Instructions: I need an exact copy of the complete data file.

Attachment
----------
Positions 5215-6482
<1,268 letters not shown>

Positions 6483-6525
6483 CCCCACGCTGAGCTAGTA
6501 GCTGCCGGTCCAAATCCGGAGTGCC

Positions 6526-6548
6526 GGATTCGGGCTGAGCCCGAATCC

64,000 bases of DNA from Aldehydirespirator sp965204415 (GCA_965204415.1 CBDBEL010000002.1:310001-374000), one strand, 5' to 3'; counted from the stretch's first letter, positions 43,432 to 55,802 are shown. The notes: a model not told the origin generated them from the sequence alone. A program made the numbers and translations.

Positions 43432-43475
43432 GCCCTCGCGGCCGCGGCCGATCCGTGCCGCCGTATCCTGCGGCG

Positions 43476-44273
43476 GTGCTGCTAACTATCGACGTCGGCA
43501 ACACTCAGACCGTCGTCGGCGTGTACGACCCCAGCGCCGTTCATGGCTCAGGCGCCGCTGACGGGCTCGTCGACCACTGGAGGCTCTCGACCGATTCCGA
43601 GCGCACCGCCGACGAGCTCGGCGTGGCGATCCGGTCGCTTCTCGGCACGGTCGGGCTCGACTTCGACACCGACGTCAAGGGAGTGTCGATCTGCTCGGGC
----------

Positions 5215-6482
<1,268 letters not shown>

Positions 6483-6525
6483 CCCCACGCTGAGCTAGTA
6501 GCTGCCGGTCCAAATCCGGAGTGCC

Positions 6526-6548
6526 GGATTCGGGCTGAGCCCGAATCC

64,000 bases of DNA from Aldehydirespirator sp965204415 (GCA_965204415.1 CBDBEL010000002.1:310001-374000), one strand, 5' to 3'; counted from the stretch's first letter, positions 43,432 to 55,802 are shown. The notes: a model not told the origin generated them from the sequence alone. A program made the numbers and translations.

Positions 43432-43475
43432 GCCCTCGCGGCCGCGGCCGATCCGTGCCGCCGTATCCTGCGGCG

Positions 43476-44273
43476 GTGCTGCTAACTATCGACGTCGGCA
43501 ACACTCAGACCGTCGTCGGCGTGTACGACCCCAGCGCCGTTCATGGCTCAGGCGCCGCTGACGGGCTCGTCGACCACTGGAGGCTCTCGACCGATTCCGA
43601 GCGCACCGCCGACGAGCTCGGCGTGGCGATCCGGTCGCTTCTCGGCACGGTCGGGCTCGACTTCGACACCGACGTCAAGGGAGTGTCGATCTGCTCGGGC